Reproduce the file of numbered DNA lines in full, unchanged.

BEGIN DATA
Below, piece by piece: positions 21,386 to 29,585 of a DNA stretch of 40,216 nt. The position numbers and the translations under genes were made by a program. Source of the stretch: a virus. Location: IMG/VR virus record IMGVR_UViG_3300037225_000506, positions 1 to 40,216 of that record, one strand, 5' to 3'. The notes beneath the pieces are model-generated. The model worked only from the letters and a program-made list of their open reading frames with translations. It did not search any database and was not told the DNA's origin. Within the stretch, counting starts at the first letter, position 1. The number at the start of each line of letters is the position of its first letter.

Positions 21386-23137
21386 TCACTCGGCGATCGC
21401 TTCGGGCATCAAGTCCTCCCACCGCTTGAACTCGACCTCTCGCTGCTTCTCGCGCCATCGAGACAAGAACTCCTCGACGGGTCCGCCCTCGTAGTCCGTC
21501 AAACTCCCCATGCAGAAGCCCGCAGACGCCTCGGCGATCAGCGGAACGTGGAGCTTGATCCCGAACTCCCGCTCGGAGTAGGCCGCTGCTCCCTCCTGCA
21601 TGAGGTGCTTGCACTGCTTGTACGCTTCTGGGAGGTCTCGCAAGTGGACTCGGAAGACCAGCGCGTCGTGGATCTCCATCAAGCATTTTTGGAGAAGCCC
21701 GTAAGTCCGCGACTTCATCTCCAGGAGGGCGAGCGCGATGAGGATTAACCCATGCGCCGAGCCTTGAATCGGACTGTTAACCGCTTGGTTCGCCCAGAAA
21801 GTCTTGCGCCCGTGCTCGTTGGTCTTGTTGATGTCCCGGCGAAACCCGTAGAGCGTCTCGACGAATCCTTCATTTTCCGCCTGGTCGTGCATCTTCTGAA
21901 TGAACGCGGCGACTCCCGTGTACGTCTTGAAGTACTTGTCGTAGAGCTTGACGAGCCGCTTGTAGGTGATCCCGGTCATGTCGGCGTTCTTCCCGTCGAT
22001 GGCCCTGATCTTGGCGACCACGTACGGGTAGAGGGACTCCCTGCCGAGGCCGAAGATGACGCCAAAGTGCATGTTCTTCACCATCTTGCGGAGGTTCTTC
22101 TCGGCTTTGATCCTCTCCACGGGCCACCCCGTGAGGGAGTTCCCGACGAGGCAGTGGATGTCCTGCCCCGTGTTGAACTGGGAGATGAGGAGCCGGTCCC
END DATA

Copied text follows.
Below, piece by piece: positions 21,386 to 29,585 of a DNA stretch of 40,216 nt. The position numbers and the translations under genes were made by a program. Source of the stretch: a virus. Location: IMG/VR virus record IMGVR_UViG_3300037225_000506, positions 1 to 40,216 of that record, one strand, 5' to 3'. The notes beneath the pieces are model-generated. The model worked only from the letters and a program-made list of their open reading frames with translations. It did not search any database and was not told the DNA's origin. Within the stretch, counting starts at the first letter, position 1. The number at the start of each line of letters is the position of its first letter.

Positions 21386-23137
21386 TCACTCGGCGATCGC
21401 TTCGGGCATCAAGTCCTCCCACCGCTTGAACTCGACCTCTCGCTGCTTCTCGCGCCATCGAGACAAGAACTCCTCGACGGGTCCGCCCTCGTAGTCCGTC
21501 AAACTCCCCATGCAGAAGCCCGCAGACGCCTCGGCGATCAGCGGAACGTGGAGCTTGATCCCGAACTCCCGCTCGGAGTAGGCCGCTGCTCCCTCCTGCA
21601 TGAGGTGCTTGCACTGCTTGTACGCTTCTGGGAGGTCTCGCAAGTGGACTCGGAAGACCAGCGCGTCGTGGATCTCCATCAAGCATTTTTGGAGAAGCCC
21701 GTAAGTCCGCGACTTCATCTCCAGGAGGGCGAGCGCGATGAGGATTAACCCATGCGCCGAGCCTTGAATCGGACTGTTAACCGCTTGGTTCGCCCAGAAA
21801 GTCTTGCGCCCGTGCTCGTTGGTCTTGTTGATGTCCCGGCGAAACCCGTAGAGCGTCTCGACGAATCCTTCATTTTCCGCCTGGTCGTGCATCTTCTGAA
21901 TGAACGCGGCGACTCCCGTGTACGTCTTGAAGTACTTGTCGTAGAGCTTGACGAGCCGCTTGTAGGTGATCCCGGTCATGTCGGCGTTCTTCCCGTCGAT
22001 GGCCCTGATCTTGGCGACCACGTACGGGTAGAGGGACTCCCTGCCGAGGCCGAAGATGACGCCAAAGTGCATGTTCTTCACCATCTTGCGGAGGTTCTTC
22101 TCGGCTTTGATCCTCTCCACGGGCCACCCCGTGAGGGAGTTCCCGACGAGGCAGTGGATGTCCTGCCCCGTGTTGAACTGGGAGATGAGGAGCCGGTCCC